A Hero in My Own Eyes

Rondall 3yo Len 9yo

The three-year old version of myself at a bison ranch with my nine-year old brother.

I shared last month that the last few years have been difficult for me. In fact, the last month has also been difficult. Life is filled with disappointments and challenges. I think we often lose something as we grow up. We go from feeling we can do anything to wondering if we can do anything

I have to say, I had a great childhood. I was happy. We were stable as a family. I actually was in the same school system for k-12. I always thought I would have that stability for my children but it hasn’t worked out that way. Instead, we have moved 15 times in our 22 years of marriage.

The other day, I saw an involuntary smile emerge from my ten-year old’s face as she was watching a TV show. It is a smile I’ve seen many times. There is something about her that moves deeper into a story than the others. It reminded me of a story my Mom liked to tell about me as a child. When I was very young, before school age, I was watching a movie with my family. At some point, the main character did something really cool and I leaned over to my mother and said, “Did you see what I did?” I was so involved in the story that the boundary between the cinematic fiction and my own person had completely eroded for me. Mom knew that she had to be careful with me from that point on.

When I was probably about the same age, I decided that if Superman could fly I should be able to. I would get on my parents bed, run to the end, jump, and try to fly. Of course, I crashed to the ground and cried terribly. But, I did it over and over again. I was convinced that I could fly.

In elementary school, I was convinced that I was the son of an alien. As a toddler, I had curly blonde hair and it had changed to a dark wavy brown as I got older. I had a friend who also has blonde hair as a baby that also turned dark brown as he aged. We were convinced that this was normal for our race of aliens. What more proof did we need? In retrospect it was probably all a game for my friend. But, for me it was real. I was convinced that it was true and that we would develop abilities as we got older. Of course that never happened, but the feeling that I could do anything persisted until early adulthood when mistakes in my life replaced that feeling with the feeling I couldn’t have done anything. Now, I oscillate between “I can do anything” and “can I do anything?”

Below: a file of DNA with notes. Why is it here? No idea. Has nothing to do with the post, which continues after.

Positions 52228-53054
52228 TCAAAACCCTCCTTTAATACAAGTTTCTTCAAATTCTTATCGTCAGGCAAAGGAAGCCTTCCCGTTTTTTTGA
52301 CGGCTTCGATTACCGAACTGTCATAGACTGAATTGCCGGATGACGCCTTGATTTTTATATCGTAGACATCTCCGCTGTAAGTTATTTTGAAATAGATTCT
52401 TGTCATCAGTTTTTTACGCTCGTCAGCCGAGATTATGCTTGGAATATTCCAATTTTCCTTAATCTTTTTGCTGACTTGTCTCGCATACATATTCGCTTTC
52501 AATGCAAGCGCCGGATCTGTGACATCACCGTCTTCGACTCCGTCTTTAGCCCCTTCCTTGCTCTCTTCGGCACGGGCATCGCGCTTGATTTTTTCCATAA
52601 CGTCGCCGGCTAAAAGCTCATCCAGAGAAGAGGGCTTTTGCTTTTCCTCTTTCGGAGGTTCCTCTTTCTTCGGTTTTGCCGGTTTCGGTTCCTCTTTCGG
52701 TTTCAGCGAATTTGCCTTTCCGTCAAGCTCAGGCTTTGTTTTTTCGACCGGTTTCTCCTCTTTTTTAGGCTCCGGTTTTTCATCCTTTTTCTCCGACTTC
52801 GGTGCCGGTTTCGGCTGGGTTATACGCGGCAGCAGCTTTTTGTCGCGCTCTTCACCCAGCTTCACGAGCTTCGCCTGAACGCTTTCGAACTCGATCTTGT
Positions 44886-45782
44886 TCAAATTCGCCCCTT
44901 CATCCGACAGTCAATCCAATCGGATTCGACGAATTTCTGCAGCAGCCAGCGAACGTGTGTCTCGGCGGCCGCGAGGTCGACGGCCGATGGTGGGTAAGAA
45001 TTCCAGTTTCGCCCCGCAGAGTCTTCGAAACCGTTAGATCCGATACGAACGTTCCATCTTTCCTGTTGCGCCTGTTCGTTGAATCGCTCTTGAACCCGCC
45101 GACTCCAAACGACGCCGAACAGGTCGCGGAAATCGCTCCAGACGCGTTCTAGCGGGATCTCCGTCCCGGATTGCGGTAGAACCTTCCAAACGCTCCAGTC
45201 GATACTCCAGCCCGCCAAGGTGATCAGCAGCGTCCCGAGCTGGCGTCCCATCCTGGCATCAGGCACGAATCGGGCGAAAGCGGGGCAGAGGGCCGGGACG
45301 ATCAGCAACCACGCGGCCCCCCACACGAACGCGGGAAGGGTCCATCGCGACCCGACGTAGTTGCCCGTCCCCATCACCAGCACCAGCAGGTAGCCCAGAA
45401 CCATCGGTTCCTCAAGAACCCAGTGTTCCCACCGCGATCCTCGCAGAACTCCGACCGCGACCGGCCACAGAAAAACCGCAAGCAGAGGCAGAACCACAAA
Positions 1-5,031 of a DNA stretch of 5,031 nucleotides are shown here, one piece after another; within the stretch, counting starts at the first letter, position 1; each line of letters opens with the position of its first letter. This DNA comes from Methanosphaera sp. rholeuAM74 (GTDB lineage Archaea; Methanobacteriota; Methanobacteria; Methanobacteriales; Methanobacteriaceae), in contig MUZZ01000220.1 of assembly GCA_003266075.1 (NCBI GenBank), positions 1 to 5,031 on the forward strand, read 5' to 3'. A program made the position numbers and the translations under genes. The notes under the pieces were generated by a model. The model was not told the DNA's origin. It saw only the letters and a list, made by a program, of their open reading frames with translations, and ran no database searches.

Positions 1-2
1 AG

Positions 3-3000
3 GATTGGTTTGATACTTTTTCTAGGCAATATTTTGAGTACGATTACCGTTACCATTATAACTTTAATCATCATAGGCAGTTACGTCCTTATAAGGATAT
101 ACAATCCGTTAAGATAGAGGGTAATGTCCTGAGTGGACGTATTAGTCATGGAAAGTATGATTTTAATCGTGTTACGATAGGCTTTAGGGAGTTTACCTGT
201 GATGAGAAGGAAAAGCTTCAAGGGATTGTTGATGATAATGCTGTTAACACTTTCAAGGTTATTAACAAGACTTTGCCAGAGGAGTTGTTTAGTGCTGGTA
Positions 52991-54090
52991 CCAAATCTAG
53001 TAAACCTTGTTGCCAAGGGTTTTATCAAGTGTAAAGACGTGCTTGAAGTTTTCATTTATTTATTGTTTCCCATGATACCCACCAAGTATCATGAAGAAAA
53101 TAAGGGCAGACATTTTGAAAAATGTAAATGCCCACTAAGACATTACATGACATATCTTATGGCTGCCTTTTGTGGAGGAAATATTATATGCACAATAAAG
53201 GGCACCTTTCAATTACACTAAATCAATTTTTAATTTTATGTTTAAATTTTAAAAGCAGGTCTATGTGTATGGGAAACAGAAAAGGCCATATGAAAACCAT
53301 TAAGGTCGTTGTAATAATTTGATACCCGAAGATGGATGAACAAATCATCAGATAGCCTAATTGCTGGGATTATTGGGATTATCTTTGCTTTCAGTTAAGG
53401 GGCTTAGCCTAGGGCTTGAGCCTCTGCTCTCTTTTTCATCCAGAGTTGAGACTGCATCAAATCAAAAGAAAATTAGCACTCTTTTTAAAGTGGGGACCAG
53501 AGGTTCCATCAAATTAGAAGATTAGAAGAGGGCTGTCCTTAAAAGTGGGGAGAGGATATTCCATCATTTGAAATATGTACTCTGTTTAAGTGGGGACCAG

I miss being a hero in my own eyes.

In most ways, it is probably healthier to realize the limitations of life. To learn that I can’t fly and that it wasn’t really me doing that on the movie screen is healthy. But, there is something wonderful about that world I lived in as a child. A world with no limits. A world where everyone loved me. A world where pain was reserved for the middle portion of a TV Show or Movie and it was clear that it would be transcended by the end. But, that isn’t life. In life, there are limits and challenges. There are people who you thought loved you that you learn don’t. Sometimes the pain doesn’t get easily resolved at the end of the show… you have to learn to live with it.

Life does, however, teach one to appreciate one’s accomplishments because they are surrounded by failures. There is something particularly sweet about an accomplishment that wasn’t a foregone conclusion. Life also teaches you to appreciate and love of those who have shown they love you, those who through trials have demonstrated that their love isn’t false. So while I may not be able to fly, I do know that I am loved. And while life hasn’t been filled with all the promise that I once assumed was there, I know that the accomplishments I have earned are real and important, at least to me.

I don’t know how to reclaim the wonders of childhood. But, I am learning how to embrace the wonders of life as it is.

Rondall

Rondall Reynoso is an artist, scholar, and speaker. He is currently an Assistant Professor at Lee University in Cleveland, TN. He holds an MFA in Painting and an MS in Art History from Pratt Institute in Brooklyn, NY and is completing a PhD in Art History and Aesthetics from the Graduate Theological Union in Berkeley, CA. Rondall has shown his work in over 80 exhibitions internationally and his scholarship has been presented at conferences and published in both the U.S. and Canada.

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